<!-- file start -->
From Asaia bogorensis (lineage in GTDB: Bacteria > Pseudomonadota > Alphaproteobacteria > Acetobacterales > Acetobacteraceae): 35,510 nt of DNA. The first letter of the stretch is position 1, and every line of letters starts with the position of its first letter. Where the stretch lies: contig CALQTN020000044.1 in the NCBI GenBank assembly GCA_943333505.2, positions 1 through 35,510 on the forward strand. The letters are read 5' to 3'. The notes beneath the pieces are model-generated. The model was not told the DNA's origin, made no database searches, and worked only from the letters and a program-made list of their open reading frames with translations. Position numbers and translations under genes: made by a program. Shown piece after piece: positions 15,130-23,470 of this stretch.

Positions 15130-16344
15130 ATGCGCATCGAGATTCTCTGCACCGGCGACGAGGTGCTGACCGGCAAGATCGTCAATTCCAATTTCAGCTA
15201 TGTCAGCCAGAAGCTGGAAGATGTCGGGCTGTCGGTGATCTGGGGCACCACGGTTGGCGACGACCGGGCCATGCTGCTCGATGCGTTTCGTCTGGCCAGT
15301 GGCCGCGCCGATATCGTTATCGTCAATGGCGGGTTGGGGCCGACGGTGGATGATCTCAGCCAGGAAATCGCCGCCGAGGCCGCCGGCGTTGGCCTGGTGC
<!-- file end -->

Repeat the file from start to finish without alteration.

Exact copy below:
From Asaia bogorensis (lineage in GTDB: Bacteria > Pseudomonadota > Alphaproteobacteria > Acetobacterales > Acetobacteraceae): 35,510 nt of DNA. The first letter of the stretch is position 1, and every line of letters starts with the position of its first letter. Where the stretch lies: contig CALQTN020000044.1 in the NCBI GenBank assembly GCA_943333505.2, positions 1 through 35,510 on the forward strand. The letters are read 5' to 3'. The notes beneath the pieces are model-generated. The model was not told the DNA's origin, made no database searches, and worked only from the letters and a program-made list of their open reading frames with translations. Position numbers and translations under genes: made by a program. Shown piece after piece: positions 15,130-23,470 of this stretch.

Positions 15130-16344
15130 ATGCGCATCGAGATTCTCTGCACCGGCGACGAGGTGCTGACCGGCAAGATCGTCAATTCCAATTTCAGCTA
15201 TGTCAGCCAGAAGCTGGAAGATGTCGGGCTGTCGGTGATCTGGGGCACCACGGTTGGCGACGACCGGGCCATGCTGCTCGATGCGTTTCGTCTGGCCAGT
15301 GGCCGCGCCGATATCGTTATCGTCAATGGCGGGTTGGGGCCGACGGTGGATGATCTCAGCCAGGAAATCGCCGCCGAGGCCGCCGGCGTTGGCCTGGTGC